My family is half Muslim. I’ve often noticed that Christians who attend church don’t really learn a lot about how to talk to Muslims. They’re sort of in their own silo, and not interested in having these conversations with outsiders. Although you might get lucky and find a Muslim who wants to hear about Christianity, a much better approach would be to ask a Muslim questions that show that you know something about what they believe.
When I was working for a Fortune 100 company, a Muslim co-worker asked me if I had looked at any of the other religions. He was an Indian-born Muslim who had married a Hindu wife, then gone atheist in response to their families rejecting them. I mentioned that my mother’s side was all Muslim, and my father’s side was all Hindu. He asked me whether I knew what the difference was between Sunni and Shia Muslims. I don’t remember exactly what I said, but my answer was close enough to correct that he was delighted. We had a good conversation after that.
With that in mind, I wanted to recommend to you a resource from a staff apologist who works for Women in Apologetics. You might remember her from my previous posts linking to her work. She is the one who dumped sharing her testimony in favor of making an evidential case for her worldview, and the one who also likes to have conversations with people about spiritual things. And it turns out that she knows quite a lot about Islam, from her experiences as well as from her studies.
Here is part of her biography:
I have been privileged to serve in member care, discipleship, counseling, missions, college ministry, women’s ministry, and music ministry. I’ve traveled to nearly thirty countries, including Afghanistan, Egypt, Jordan, Burundi, Peru, Uganda, India, Thailand, Greece, Turkey, Italy, the Philippines, and throughout Central America. My relationships with people of other cultures have solidified my faith, broadened my perspective, and enriched my life immensely.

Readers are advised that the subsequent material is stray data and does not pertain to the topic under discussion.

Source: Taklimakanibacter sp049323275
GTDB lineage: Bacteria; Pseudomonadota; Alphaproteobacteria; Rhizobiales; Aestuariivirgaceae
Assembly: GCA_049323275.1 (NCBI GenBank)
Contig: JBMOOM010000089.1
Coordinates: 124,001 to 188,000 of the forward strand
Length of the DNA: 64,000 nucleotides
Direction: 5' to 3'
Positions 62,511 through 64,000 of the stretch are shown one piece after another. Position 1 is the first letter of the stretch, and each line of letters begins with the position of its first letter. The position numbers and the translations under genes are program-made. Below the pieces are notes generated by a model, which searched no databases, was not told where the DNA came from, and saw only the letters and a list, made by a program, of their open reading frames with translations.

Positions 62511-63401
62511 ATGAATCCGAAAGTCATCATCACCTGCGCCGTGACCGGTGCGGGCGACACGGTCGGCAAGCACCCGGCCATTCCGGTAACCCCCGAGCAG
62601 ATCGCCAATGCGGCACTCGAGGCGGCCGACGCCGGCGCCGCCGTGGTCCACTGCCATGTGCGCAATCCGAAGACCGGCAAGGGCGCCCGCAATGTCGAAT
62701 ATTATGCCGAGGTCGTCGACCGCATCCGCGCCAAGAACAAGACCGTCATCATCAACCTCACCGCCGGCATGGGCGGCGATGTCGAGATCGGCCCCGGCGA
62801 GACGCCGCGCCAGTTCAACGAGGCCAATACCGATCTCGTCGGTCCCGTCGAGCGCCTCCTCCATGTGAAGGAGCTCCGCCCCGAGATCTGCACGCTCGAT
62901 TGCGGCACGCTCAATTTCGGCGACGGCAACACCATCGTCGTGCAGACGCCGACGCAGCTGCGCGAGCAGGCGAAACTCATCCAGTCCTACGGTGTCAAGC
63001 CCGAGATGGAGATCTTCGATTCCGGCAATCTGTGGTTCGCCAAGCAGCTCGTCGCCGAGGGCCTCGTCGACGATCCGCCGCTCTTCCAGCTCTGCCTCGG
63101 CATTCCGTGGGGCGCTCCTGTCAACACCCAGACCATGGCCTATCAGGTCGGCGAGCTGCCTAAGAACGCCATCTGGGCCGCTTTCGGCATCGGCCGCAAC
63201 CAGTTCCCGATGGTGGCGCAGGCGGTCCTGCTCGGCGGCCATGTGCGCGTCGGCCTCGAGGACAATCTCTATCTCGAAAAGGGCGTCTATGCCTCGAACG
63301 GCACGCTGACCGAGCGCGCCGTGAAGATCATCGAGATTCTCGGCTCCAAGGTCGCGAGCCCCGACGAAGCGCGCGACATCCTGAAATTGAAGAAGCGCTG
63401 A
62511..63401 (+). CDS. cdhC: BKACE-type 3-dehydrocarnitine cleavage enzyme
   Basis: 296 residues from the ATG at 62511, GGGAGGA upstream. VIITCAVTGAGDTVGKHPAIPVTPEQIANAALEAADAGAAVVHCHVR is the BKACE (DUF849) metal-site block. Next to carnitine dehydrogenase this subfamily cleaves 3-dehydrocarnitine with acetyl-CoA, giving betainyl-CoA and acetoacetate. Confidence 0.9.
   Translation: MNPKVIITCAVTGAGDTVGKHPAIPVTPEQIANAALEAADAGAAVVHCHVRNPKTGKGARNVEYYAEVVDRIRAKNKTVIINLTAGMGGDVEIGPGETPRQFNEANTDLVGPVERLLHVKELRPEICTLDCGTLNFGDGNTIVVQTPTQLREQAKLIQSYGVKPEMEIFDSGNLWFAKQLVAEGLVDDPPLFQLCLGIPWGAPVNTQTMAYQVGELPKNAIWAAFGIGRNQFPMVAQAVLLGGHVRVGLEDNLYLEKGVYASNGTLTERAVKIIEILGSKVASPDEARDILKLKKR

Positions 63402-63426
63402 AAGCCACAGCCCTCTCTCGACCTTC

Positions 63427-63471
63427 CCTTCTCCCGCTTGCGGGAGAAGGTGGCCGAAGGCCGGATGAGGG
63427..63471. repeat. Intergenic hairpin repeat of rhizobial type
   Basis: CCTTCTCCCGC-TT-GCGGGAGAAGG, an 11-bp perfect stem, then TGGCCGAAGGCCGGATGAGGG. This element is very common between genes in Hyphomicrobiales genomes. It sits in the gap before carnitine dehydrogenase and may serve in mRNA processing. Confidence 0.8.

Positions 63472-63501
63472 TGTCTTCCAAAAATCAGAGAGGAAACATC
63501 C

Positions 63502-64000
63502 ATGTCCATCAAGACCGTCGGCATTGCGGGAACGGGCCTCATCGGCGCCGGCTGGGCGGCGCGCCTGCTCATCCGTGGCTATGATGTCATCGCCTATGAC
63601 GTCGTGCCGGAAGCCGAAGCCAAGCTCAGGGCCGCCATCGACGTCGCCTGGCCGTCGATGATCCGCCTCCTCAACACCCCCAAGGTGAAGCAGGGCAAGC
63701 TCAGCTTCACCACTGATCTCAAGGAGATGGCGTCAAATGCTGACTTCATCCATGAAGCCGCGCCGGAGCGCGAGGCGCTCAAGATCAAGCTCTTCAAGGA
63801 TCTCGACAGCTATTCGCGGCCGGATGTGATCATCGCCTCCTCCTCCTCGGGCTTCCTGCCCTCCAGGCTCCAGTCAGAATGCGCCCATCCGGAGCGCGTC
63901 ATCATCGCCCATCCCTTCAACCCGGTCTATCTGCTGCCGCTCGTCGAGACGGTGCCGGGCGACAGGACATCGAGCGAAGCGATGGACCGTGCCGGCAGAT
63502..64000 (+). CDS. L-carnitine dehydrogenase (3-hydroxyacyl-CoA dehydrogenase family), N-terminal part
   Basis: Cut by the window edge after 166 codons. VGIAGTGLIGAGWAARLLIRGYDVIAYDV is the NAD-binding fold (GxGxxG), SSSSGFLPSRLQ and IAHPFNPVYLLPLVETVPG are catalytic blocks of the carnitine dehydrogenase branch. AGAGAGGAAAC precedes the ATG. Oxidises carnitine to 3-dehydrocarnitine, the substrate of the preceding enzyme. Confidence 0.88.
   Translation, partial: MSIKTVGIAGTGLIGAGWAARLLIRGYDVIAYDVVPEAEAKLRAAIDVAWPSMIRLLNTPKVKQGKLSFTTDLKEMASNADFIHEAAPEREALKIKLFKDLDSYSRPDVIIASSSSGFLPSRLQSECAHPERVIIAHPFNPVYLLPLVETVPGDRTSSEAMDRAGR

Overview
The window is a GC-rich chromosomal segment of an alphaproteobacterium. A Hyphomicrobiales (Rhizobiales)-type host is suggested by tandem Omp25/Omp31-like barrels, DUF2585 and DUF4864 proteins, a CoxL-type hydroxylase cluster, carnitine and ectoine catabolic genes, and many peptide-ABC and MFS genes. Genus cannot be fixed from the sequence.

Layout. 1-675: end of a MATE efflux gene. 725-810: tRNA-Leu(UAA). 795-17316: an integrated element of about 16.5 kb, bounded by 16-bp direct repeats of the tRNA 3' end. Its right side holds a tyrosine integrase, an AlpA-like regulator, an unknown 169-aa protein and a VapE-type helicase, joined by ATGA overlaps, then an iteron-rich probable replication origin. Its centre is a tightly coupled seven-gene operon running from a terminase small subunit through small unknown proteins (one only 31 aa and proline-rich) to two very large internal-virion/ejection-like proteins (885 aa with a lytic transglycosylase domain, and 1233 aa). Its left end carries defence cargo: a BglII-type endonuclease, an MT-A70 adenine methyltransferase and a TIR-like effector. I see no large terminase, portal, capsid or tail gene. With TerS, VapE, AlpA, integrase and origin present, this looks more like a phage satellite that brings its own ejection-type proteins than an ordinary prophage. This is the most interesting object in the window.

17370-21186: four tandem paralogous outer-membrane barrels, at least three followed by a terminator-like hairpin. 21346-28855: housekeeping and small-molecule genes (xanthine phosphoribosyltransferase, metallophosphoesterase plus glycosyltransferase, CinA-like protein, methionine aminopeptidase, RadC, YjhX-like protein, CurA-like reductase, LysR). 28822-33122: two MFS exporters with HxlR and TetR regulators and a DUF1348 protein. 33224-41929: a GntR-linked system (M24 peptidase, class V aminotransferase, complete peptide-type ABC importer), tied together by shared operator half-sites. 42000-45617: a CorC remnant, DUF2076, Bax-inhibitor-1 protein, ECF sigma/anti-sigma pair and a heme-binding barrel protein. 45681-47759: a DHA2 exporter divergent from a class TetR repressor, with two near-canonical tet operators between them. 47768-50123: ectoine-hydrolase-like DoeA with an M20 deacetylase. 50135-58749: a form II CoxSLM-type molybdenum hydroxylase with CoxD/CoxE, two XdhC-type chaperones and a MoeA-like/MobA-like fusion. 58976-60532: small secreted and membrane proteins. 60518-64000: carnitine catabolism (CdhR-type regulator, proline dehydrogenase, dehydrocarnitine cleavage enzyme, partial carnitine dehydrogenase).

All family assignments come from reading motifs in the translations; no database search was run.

What I like about this is that she chose Islam for her area of interest based on her compassion for Muslims living in these countries. But it’s a controversial topic, not one that is designed to attract popularity. Clearly, her ambition is to make a difference for God and for Muslims who need God, not to make a name for herself by appealing to people looking for entertainment. I get so discouraged by the top books that Christian women are reading. I would like to see the careful use of reason and evidence a normal part of the Christian woman’s life.
She has a new 20-part course starting June 7th that will equip you to have conversations with Muslims. Registration is open now.
Here’s the description:
Led by WIA’s Islam Ministry Specialist, Laura Powell, Islam Foundations is a 10-week course that will equip Christians to have productive conversations with Muslims by preparing them to understand the similarities and differences between the two worldviews, respond to the most common objections to Christianity made by Muslims, and raise thoughtful objections to Islam, out of love and compassion for God’s image-bearers.
Each week features two lessons. Here are the weekly topics:
- Week 1: Introduction & Barriers to Understanding
- Week 2: The Islamic Dilemma & Building Bridges
- Week 3: The Deity of Jesus & The Death of Jesus
- Week 4: The Resurrection of Jesus & Muhammad’s Life and Teachings
- Week 5: Violence According to the Prophet of Islam & Slavery, Supremacy, and Spiritual Slipups
- Week 6: The Death of Muhammad & The Miraculous Qu’ran – Perfect Preservation
- Week 7: The Miraculous Qu’ran – Four More Evidences & The Three Stages of Jihad
- Week 8: Violence in the Old Testament & Violence in Church History
- Week 9: Trinity or Tawhid & Was Muhammad Prophesied in the Bible
- Week 10: Women in Islam & A Christian Response
She’s also bringing in other experts and interviewing them about their experiences discussing worldviews with Muslims.
Here’s the trailer for the course:
And the speaker will be answering questions about Islam this evening live on Youtube at 4 PM Pacific, 7 PM Eastern.
If you know any women who are interested in learning apologetics, this would be a good thing to show them.
I’ve had a good impression of her organization “Women in Apologetics”. They seem to favor an evidence-based approach that strikes me as very good for men like me who like engineering and evidence and problem-solving. What I want is to be equipped for adventures. Give me some good material that will wow my Muslim or atheist co-workers. Apologetics conversations make my pulse race. It’s fun to be called by God and to be a good ambassador.